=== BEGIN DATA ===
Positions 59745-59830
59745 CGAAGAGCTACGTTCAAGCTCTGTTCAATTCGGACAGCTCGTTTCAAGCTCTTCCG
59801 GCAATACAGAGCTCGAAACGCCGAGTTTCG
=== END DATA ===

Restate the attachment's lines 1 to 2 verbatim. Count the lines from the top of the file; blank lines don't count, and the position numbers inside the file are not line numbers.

Positions 59745-59830
59745 CGAAGAGCTACGTTCAAGCTCTGTTCAATTCGGACAGCTCGTTTCAAGCTCTTCCG